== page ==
Here's a look at what Elliott's per game and per 16 game paces look like through the first three seasons of his career.
As you can see from the table above, Ezekiel Elliott is averaging 131.2 total yards per game for his career. In his rookie season he had 1,994 total yards and he sat out the week 17 game against the Philadelphia Eagles when the Cowboys had the NFC and home field advantage locked up. In 2017, Elliott sat out six games and still had nearly 1,000 yards rushing. In 2018, Elliott broke through the 2,000 total yard barrier after seeing a huge increase in his targets and receptions.
Ezekiel Elliott has been everything the Dallas Cowboys could have hoped for and more. With the leadership role he's taken with the team, he's a player that leads both vocally and by example. There are few players on the Dallas Cowboys that give as much effort as he does each snap. How many times has it looked like Elliott was about to get dropped for a two or three yard loss only to grind through tackles to pick up a four yard gain? How many times has he bounced off tacklers to get to the first down marker? Ezekiel Elliott is the human personification of dirty yards, but don't let that fool you into thinking that Elliott can't take it to the house every time he touches the ball. Elliott's is a game breaker who threatens the defense every time he steps on the field.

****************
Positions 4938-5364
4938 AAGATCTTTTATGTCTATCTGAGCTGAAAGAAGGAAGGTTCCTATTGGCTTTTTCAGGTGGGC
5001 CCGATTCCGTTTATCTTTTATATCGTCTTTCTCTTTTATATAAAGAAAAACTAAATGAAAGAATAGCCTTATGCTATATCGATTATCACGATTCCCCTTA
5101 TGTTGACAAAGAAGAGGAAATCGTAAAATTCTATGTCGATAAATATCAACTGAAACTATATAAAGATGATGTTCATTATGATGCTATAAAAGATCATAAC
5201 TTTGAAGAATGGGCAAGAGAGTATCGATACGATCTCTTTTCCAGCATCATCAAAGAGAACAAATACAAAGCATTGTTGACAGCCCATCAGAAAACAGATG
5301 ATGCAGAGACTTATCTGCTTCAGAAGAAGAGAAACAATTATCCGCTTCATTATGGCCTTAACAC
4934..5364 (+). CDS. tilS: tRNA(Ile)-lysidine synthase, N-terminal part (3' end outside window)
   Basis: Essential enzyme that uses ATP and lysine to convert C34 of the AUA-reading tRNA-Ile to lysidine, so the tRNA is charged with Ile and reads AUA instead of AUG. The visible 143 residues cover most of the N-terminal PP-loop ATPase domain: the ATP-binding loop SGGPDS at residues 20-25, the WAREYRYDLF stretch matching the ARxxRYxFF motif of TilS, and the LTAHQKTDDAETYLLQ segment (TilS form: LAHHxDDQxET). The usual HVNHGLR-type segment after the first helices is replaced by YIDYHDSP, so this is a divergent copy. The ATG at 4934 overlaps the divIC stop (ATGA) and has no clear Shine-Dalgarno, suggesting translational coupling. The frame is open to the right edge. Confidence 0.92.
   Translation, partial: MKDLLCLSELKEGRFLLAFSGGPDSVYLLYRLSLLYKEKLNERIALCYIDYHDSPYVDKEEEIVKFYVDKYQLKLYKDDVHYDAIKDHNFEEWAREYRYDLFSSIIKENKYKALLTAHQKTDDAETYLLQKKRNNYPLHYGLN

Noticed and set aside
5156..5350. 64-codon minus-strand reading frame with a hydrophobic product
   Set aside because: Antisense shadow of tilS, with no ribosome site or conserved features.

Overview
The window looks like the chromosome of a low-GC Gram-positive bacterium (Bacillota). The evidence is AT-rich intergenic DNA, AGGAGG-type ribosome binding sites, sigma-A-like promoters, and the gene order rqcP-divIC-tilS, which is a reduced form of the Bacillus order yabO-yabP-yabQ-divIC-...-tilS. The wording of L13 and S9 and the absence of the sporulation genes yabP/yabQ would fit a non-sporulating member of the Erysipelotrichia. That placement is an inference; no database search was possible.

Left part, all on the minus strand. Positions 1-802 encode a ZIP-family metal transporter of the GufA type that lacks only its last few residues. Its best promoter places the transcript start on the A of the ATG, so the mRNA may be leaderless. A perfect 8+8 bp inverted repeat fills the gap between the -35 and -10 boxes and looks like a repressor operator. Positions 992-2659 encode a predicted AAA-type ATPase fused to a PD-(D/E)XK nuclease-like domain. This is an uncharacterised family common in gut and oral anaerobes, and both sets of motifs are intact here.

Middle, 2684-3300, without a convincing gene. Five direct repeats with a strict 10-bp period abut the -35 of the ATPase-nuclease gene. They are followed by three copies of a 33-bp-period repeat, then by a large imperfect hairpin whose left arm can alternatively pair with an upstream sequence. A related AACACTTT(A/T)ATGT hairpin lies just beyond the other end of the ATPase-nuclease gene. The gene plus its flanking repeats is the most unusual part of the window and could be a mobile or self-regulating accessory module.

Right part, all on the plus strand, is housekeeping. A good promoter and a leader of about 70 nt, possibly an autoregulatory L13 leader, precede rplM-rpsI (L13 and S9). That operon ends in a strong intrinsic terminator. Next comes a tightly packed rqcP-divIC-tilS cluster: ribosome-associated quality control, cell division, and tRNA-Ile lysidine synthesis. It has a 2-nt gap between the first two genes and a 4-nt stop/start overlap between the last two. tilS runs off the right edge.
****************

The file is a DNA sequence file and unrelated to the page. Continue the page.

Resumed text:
In 2018, Elliott led the NFL in yards after contact, per Pro Football Focus. His 949 yards after contact in 2018 would have ranked 13th in the NFL in rushing, which was better than David Johnson's 940 yards rushing last season.
Not many running backs effect a football game like Ezekiel Elliott does.
Few players outside of the quarterback position are as much of a focal point for their offense while being an attention grabber for opposing defenses like Ezekiel Elliott is. In 2018, he saw eight or more men in the box on nearly 25% of his carries in 2018. Some of that is related to the Dallas Cowboys insistence on using two tight ends on 50% of their running plays (per Sharp Football), but the other aspect is related to how much they respect the Dallas Cowboys running game. Since the 2014, the Cowboys have been synonymous with running the football. DeMarco Murray, Darren McFadden, and now Ezekiel Elliott have been the faces of that running game behind the Cowboys elite offensive line.
Even in a down year for offensive line play from the Dallas Cowboys, Elliott still managed to lead the NFL in rushing for the second time in three seasons. Elliott made the Pro Bowl for the second time in three years as well. Were it not for the railroad job done by NFL Commissioner Roger Goodell in 2017, there's a really good chance that Elliott leads the league in rushing three years in a row and that the Dallas Cowboys make the playoffs all three seasons.
Sure, the running back position is undervalued in the NFL and rushing yardage can be replaced, but there are intangibles to Elliott's game that are very difficult to replace. His ability to grind out the dirty yards, break big plays, create yards after contact, pass protect, be a threat as a receiver, and his leadership make him a player that is difficult to replace.